• Use the SvelteKit provided fetch wrapper rather than using the native fetch (because it runs on the server and you need to fetch the data to server-side render it)
  • Don’t reference window, document, or any browser-specific objects (because it runs on the server where those don’t exist)
  • Don’t directly reference any API keys or secrets, which will be exposed to the client, but instead call an endpoint that uses any required secrets (because the page gets server-side rendered and then it needs to re-render on the client because of hydration)

Let’s look at an example of how this works.

counter.svelte
<script>
	let count = 0
</script>

<button on:click={() => count += 1}>
	{count}
</button>

You can use the Svelte REPL to see the compiled output.

Since we’re using server-side rendering we need to turn the component into a string and return it as HTML and that’s what the Svelte compiler does if you pass it SSR as an option.

REPL
import { create_ssr_component, escape } from 'svelte/internal'

const App = create_ssr_component(
  ($$result, $$props, $$bindings, slots) => {
  	let count = 0
    return `<button>${escape(count)}</button>`
  }
)

This is used for server-side rendering to return the component as HTML and that’s why you need hydration.

How does Svelte know what elements it needs to hydrate?

This is where the hydratable option comes into play and if you switch back the generate option to DOM for the compiler you can see the compiled Svelte code.

I simplified the code so we can focus on the interesting part.

REPL
function create_fragment(ctx) {
	let button
	let t

	return {
		c() {
			button = element('button')
			t = text(/*count*/ ctx[0])
		},
		l(nodes) {
			button = claim_element(nodes, 'BUTTON', {})
			var button_nodes = children(button)
			t = claim_text(button_nodes, /*count*/ ctx[0])
			button_nodes.forEach(detach)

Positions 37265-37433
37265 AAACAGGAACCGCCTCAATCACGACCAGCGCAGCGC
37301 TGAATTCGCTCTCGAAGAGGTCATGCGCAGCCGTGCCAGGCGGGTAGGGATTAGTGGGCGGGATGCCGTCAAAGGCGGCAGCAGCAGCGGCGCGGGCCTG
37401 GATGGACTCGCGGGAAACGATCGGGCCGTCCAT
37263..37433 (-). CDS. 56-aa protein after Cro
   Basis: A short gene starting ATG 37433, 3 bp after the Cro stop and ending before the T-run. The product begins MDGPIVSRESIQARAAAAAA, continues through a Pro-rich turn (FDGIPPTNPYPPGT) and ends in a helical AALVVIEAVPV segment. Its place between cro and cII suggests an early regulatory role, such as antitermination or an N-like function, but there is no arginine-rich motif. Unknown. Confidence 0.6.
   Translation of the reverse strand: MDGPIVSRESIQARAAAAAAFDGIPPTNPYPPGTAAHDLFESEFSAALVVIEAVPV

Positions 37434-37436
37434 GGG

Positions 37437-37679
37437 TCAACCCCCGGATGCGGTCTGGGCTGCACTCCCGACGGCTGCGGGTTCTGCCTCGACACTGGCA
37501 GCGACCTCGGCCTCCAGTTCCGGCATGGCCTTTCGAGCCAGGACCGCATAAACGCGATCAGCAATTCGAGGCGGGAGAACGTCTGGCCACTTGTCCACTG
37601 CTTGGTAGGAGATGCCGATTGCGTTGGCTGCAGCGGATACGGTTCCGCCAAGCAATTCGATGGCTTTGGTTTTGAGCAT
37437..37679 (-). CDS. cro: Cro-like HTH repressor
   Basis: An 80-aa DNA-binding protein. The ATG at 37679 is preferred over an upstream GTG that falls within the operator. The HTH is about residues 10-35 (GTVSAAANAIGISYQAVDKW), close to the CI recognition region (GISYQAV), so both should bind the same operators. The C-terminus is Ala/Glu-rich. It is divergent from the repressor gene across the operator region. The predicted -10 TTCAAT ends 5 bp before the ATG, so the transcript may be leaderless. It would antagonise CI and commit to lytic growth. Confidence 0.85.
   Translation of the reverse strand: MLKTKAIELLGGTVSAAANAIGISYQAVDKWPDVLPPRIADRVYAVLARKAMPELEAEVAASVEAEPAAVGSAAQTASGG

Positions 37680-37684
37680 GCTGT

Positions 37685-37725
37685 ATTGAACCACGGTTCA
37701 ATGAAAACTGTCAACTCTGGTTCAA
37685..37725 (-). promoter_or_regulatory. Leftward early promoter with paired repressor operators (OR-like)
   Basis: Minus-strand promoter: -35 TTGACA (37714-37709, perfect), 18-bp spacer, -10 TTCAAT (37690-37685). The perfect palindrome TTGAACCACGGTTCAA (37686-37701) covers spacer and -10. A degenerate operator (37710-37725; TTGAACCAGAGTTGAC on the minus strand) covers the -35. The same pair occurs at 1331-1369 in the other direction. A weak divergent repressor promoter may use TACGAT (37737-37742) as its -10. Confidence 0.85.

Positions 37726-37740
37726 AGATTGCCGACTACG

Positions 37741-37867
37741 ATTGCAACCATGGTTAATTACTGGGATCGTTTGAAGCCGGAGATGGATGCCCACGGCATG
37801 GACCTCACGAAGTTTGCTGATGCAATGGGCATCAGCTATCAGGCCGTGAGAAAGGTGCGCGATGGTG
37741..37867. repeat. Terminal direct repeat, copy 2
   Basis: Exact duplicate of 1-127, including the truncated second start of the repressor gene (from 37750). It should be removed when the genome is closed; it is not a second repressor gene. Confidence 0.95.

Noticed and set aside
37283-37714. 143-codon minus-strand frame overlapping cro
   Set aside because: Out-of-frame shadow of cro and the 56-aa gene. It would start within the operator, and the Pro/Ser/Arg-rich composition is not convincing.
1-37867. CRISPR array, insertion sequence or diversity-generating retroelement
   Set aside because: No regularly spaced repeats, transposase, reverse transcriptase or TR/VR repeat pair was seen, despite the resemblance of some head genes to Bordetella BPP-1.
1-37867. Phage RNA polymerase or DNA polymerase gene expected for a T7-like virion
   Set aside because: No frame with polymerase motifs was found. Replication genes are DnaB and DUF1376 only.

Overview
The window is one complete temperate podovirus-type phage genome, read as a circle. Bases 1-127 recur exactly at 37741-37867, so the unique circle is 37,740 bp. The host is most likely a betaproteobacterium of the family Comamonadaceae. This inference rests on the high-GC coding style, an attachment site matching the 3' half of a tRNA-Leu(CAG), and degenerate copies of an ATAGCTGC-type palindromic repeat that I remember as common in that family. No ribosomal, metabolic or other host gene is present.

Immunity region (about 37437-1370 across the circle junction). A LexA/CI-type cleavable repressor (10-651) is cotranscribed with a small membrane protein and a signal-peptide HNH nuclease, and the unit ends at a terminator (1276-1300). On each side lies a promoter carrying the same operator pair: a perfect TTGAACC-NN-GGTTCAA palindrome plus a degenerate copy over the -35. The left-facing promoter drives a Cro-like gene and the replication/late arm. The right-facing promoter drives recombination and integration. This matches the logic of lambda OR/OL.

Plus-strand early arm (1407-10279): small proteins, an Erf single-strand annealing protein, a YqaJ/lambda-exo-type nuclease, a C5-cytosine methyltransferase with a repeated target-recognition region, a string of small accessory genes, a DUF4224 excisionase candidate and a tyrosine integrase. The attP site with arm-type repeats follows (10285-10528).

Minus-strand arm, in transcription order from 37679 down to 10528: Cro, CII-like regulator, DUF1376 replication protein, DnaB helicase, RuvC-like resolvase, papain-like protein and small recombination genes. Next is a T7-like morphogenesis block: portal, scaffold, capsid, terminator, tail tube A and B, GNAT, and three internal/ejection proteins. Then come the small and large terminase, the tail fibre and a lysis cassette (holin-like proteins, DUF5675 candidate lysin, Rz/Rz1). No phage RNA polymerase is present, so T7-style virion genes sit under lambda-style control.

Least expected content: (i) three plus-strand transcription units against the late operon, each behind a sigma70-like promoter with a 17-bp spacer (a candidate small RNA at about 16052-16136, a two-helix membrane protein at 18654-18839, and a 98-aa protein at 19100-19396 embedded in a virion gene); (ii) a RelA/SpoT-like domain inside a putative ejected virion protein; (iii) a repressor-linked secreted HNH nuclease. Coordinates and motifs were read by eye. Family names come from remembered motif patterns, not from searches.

},
		m(target, anchor) {
			insert_hydration(target, button, anchor)
			append_hydration(button, t)
		}
	}
}

This takes care of creating, claiming and mounting the elements.

I made the same component in SvelteKit and this is the response from count.svelte in the network tab after I cleaned it up.

counter.svelte
count.svelte
// imports

const file = 'src/routes/counter.svelte'

function create_fragment(ctx) {
	let button
	let t
	let mounted
	let dispose

	const block = {
		c: function create() {
			button = element('button')
			t = text(/*count*/ ctx[0])
			this.h()
		},
		l: function claim(nodes) {
			button = claim_element(nodes, 'BUTTON', {})
			var button_nodes = children(button)
			t = claim_text(button_nodes, /*count*/ ctx[0])
			button_nodes.forEach(detach_dev)
			this.h()
		},
		h: function hydrate() {
			add_location(button, file, 8, 0, 99)
		},
		m: function mount(target, anchor) {
			insert_hydration_dev(target, button, anchor)
			append_hydration_dev(button, t)

			if (!mounted) {
				dispose = listen_dev(
					button,
					'click',
					/*click_handler*/ ctx[1],
					false,
					false,
					false
				)
				mounted = true
			}
		},
		p: function update(ctx, [dirty]) {
			if (dirty & /*count*/ 1) set_data_dev(t, /*count*/ ctx[0])
		},
		i: noop,
		o: noop,
		d: function destroy(detaching) {
			if (detaching) detach_dev(button)
			mounted = false
			dispose()
		},
	}

	return block
}

let hydrate = true

function instance($$self, $$props, $$invalidate) {
	let { $$slots: slots = {}, $$scope } = $$props
	validate_slots('Counter', slots, [])
	let count = 0

	const click_handler = () => $$invalidate(0, (count += 1))
	$$self.$capture_state = () => ({ hydrate, count })

	$$self.$inject_state = ($$props) => {
		if ('count' in $$props) $$invalidate(0, (count = $$props.count))
	}

	if ($$props && '$$inject' in $$props) {
		$$self.$inject_state($$props.$$inject)
	}

	return [count, click_handler]
}

class Counter extends SvelteComponentDev {
	constructor(options) {
		super(options)
		init(this, options, instance, create_fragment, safe_not_equal, {})
	}
}

export default Counter

export { hydrate }